We are searching data for your request:
Upon completion, a link will appear to access the found materials.
If you want to plant orange flowers and care for them optimally, you don't have to be a great gardener. You should only consider our tips.
This wonderfully white blooming orange flower exudes a fine hint of orange fragrance throughout a summer season and, with a bit of luck or with the right care, even into October. Precisely because of this fragrance, the Mediterranean look and its relatively easy care, the orange flower has long since become an insider tip from experienced gardeners.
But even if you are not an experienced gardener, you can plant this great flower. You only have to consider a few important things. So that you too can enjoy the sight and smell of this great flower, we have put together some tips for growing and caring for the orange flower.
Tips for growing the orange flower
|Orange flower (Choisya ternata)|
|Growth rate:||10 - 20 cm a year|
|Location:||Sun to shade|
|Ground:||acidic, permeable and nutritious|
|Hardiness:||good, possibly protection necessary|
|"Show more pictures and data|
The perennial orange flowers are available in garden shops in various sizes as container plants. You can continue to hold the flowers in this form on the terrace and the balconies without any problem (height of growth approx. 1 meter).
You can also plant the orange flower outdoors in a soil that is as nutrient-rich as possible, but lime-free. It's not a problem at all.
When planting outdoors, you should make sure that the location is as sunny as possible, to moderately partial shade and protected from the wind.
"Multiply orange flower:
If your orange flowers are fully grown, you can even remove cuttings at any time and use them for propagation. These cuttings should first take fine roots in a water glass before putting them into smaller pots and growing them into a shrub plant. From a height of approximately 30 to 40 centimeters, you can then move the plants outdoors.
Tips for caring for the orange flower
The orange flower, originally from Mexico, is one of the evergreen, short stems. It is also widely touted as a fragrant plant that has an extremely long flowering phase. Because it unfolds its impressive bloom from May to June, depending on the climate zone even into August.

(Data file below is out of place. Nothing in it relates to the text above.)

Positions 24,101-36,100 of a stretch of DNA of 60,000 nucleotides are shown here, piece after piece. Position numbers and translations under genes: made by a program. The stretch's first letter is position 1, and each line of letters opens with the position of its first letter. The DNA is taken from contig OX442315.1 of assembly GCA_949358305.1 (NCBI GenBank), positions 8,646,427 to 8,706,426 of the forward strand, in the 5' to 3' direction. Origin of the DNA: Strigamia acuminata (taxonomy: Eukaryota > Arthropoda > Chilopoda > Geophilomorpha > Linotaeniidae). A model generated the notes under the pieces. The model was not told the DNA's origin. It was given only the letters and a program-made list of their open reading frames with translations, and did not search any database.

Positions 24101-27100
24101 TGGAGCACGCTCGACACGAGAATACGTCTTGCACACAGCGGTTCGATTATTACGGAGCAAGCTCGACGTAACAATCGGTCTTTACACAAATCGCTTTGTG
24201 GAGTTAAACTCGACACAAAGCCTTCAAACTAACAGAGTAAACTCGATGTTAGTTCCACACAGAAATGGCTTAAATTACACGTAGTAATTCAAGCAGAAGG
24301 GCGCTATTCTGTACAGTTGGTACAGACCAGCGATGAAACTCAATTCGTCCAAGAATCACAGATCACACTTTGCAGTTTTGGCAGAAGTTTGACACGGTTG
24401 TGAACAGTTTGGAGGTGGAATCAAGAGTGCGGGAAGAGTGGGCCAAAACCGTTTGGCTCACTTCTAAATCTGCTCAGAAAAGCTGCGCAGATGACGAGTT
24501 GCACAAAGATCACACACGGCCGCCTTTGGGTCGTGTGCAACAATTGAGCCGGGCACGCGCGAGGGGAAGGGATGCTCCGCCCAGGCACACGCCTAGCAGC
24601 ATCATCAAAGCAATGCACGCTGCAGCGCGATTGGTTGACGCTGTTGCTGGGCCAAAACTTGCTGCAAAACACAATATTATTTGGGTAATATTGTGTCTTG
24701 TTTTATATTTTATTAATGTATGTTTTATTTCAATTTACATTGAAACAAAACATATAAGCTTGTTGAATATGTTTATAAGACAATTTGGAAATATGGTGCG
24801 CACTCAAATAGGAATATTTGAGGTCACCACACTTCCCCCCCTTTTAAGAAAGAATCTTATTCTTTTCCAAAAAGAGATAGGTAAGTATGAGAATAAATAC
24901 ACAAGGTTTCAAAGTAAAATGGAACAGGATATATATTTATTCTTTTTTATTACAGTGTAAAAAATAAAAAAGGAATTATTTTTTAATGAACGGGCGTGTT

"Promote second bloom:
After the first bloom, leave the orange flower completely dry, the shrub will even develop a second bloom in late summer, which can last until October.
Wilted flowers should always be plucked directly from the ornamental shrub. After the last flowering, you can also make a top-cut if necessary. Orange flowers are even suitable for a ball tree cut.
" To water:
When it comes to watering, you only need to water the orange flower outdoors during long periods of drought, but container plants regularly. However, you should largely avoid the use of calcareous water and waterlogging.
When fertilizing orange flowers, you basically have to differentiate between container plants and outdoor plants. While container plants can even be fertilized weekly if necessary (from March to August), a moderate fertilizer application is sufficient for the outdoor plants every 2 to 3 weeks.
In spring and autumn you can also incorporate compost around the root stem instead of a complete fertilizer. Which can then reduce a full fertilizer dose to mostly once a month.
"Winter protection:Cover orange flowers to protect them from frost! -
Orange flowers, including the cultivated forms that are now available, are only partially hardy (up to around minus 15 degrees) and must therefore be well protected outdoors during the cold season. It is advisable to pile the rhizome with soil and a complete protective covering of the plant made of air-permeable jute or with a comparable garden fleece - you simply have to attach both loosely to the shrub.
Container plants are best wintered in a cool room (0 degrees to a maximum of 12 degrees) in winter, bright and dry, and should only be placed outside after the ice saints.
However, if the outdoor shrub freezes back over the winter months, it will sprout again in spring in most cases with a bit of intensive care (e.g. weekly fertilization from March until bud formation).
You might also be interested in:
If you own a Mediterranean garden, you may also be interested in the following articles:
"Cultivating an olive tree - olive trees love the sun
"Thyme, rosemary and oregano for Mediterranean cuisine
"Lime tree - care and wintering